Plans for required upgrades to the City of Fulton's wastewater treatment plant continue to be on hold as local and national officials and the Department of Natural Resources work to come to a resolution with the Environmental Protection Agency.
The city applied for a permit and consent order to make approximately $15 million in improvements that would enable Fulton's wastewater treatment plant to meet ever-increasing federal regulations, but an objection filed by the EPA has the city at a standstill.
"It's the responsibility of DNR to answer the EPA's objection," Fulton Director of Administration Bill Johnson said. "There's nothing we can do."
He said the point of contention from the EPA centers primarily around the total maximum daily load, which "were not specifically outlined in the proposed permit."
"With current 2013 technology, some of those limits are unattainable at any price," Johnson said. "We didn't want them included for fear at some future point they would want to hold us accountable to that."
Although the EPA is trying to hold the line on that point, Johnson said the city has been receiving support from DNR and from Rep. Blaine Luetkemeyer.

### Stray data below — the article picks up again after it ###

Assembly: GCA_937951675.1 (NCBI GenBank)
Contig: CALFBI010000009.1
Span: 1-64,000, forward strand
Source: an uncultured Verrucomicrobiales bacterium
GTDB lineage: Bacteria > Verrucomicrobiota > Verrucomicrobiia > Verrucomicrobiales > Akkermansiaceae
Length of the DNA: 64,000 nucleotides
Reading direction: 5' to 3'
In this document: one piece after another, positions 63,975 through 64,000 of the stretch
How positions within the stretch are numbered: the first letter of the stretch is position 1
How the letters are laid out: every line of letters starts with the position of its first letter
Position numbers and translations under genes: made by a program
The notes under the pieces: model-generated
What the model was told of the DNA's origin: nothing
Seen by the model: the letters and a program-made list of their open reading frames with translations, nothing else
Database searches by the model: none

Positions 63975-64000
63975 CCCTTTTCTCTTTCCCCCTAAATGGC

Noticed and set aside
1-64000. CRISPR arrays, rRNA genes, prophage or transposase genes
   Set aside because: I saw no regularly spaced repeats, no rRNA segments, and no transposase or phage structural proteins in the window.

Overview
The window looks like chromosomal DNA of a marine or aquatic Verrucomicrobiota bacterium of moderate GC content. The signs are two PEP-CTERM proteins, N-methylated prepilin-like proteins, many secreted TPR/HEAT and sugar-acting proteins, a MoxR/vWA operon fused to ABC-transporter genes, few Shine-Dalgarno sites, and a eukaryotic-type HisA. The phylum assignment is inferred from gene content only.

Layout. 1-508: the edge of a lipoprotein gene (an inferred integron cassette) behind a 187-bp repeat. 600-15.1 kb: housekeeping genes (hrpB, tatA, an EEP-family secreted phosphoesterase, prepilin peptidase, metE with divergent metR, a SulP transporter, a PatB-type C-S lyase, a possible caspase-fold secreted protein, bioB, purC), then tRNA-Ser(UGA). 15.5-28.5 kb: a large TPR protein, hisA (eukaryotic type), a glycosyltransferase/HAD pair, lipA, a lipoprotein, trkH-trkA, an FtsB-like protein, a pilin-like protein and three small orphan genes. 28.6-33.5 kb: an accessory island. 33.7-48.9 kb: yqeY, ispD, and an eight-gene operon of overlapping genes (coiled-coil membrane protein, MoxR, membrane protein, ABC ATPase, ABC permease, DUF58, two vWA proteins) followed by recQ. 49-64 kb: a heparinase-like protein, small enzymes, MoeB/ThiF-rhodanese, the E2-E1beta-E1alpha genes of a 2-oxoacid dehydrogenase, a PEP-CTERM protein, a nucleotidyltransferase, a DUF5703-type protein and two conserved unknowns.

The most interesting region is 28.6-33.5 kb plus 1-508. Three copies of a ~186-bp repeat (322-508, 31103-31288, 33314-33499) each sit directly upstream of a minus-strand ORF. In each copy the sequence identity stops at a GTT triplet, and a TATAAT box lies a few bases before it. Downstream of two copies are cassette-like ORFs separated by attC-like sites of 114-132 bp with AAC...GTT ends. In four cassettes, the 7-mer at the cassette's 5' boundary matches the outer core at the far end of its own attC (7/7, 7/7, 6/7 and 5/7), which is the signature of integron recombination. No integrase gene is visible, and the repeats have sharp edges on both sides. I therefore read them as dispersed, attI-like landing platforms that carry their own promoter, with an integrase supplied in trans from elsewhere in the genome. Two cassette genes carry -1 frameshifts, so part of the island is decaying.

"We've had a lot of cooperation out of DNR. I believe DNR understands the predicament EPA is placing us," he said, adding that, "Congressman Luetkemeyer's office has been very aggressive in supporting the city in working with the EPA."
Luetkemeyer said his office is taking the issue - which he said eventually will affect nearly all municipalities as their wastewater treatment permits come up for renewal - very seriously.
"We're trying to keep their feet to the fire," Luetkemeyer said. "Fulton and Bolivar are probably the two test cases for what's going to happen over the next few years, and we want to make sure the process is fair, make sure the EPA is interpreting the rules properly.
"They have the ability to interpret (the law) and there's definitely a difference of opinion (between the EPA and DNR). We've got to get that figured out. We're looking to get some agreement on both sides so communities don't get caught in the middle like this."